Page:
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Emirati Label Qasimi Reissues Don’t Shoot T-Shirt to Raise Money for Kids in Lebanon

Qasimi Fall 2017. Courtesy of Qasimi

Qasimi Fall 2017. Courtesy of Qasimi

Emirati menswear label Qasimi helmed by Sheikha Hoor Al Qasimi is reissuing its renowned Don’t Shoot T-shirt in a charitable effort to raise funds for Lebanon. During August and September, the brand has pledged to donate all proceeds from online sales of the shirts to Save the Kids International. The charity organization has been working in Lebanon since 1953 to secure shelter, education, protection, food security and rights for children. It estimates that up to one million children – both Lebanese nationals and Syrian refugees – across the country are in need of urgent assistance.

The Don’t Shoot T-shirt is a nod to the ones originally worn by journalists in Lebanon during the 1982 war. Reporters were given a white shirt bearing the text “Don’t Shoot” in English, French, and Arabic in bright red lettering to make them easier to identify and protect them from harm.

This is not the first time the T-shirt has been used to raise money for the Lebanese. Following the deadly port explosion in Beirut on August 4 last year, the London-based label pledged all proceeds from the item would go to the Lebanese Red Cross. The only change Qasimi has made this time is to add its name under the original wording.


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The cotton garment was first released in the London-based brand’s fall 2017 collection. In 2019, however, Georgian designer Demna Gvasalia’s Spring 2020 collection for Vetements garnered attention in the Arab world for featuring the same T-shirt, with many critiquing the brand for seeming to appropriate the issues raised by the conflict. Late brand founder Khalid Al Qasimi said that, apart from seeing an internationally-recognized brand prey on ideas of an emerging label, it is the context that he found disturbing. “I understand what they are doing,” he said, referring to Vetements. “It’s about consumerism. But it’s a complete F-U to the region as well. I used that print to highlight the plight of something going on in the Middle East. For Vetements to use it in such a flippant and provocative manner; I don’t think they realize what these words mean to us Arabs.”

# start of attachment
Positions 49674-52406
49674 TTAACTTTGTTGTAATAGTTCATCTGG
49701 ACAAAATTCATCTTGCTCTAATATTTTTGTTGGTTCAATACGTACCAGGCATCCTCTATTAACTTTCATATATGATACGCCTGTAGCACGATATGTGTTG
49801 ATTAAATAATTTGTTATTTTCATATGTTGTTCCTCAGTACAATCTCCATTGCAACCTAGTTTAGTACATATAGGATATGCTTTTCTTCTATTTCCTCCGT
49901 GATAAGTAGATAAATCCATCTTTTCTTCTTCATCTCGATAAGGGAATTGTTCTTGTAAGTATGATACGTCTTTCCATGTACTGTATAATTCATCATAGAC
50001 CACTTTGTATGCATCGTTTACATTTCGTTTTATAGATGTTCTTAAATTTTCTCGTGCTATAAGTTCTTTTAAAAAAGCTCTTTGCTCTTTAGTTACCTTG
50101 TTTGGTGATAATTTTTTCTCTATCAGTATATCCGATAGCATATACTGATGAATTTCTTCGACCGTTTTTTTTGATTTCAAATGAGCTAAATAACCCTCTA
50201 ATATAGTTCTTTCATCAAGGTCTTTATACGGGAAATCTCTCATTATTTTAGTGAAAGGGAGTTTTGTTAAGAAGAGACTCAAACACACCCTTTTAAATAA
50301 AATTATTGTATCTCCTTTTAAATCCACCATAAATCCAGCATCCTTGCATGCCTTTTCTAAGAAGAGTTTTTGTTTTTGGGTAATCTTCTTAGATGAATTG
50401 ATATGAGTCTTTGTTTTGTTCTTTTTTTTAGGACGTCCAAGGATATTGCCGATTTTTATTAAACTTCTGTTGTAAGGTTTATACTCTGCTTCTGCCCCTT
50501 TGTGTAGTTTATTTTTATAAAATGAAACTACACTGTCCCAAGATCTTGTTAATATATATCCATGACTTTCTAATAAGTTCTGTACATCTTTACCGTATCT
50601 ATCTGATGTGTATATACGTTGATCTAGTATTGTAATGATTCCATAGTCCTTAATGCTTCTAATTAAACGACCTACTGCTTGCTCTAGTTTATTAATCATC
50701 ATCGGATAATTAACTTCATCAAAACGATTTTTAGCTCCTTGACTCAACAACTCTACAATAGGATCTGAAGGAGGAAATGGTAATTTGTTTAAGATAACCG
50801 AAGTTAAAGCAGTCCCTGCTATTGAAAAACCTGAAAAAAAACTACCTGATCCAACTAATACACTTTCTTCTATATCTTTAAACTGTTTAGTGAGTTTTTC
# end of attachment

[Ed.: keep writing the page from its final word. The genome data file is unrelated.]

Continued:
The brand is now spearheaded by his twin sister Sheikha Hoor, who took over the reins following Al Qasimi’s death at the age of 39 in London in July 2019.

Read Next: A Year After the Beirut Explosion, a Lebanese Photographer Tells the Survivors’ Stories Through Their Scars

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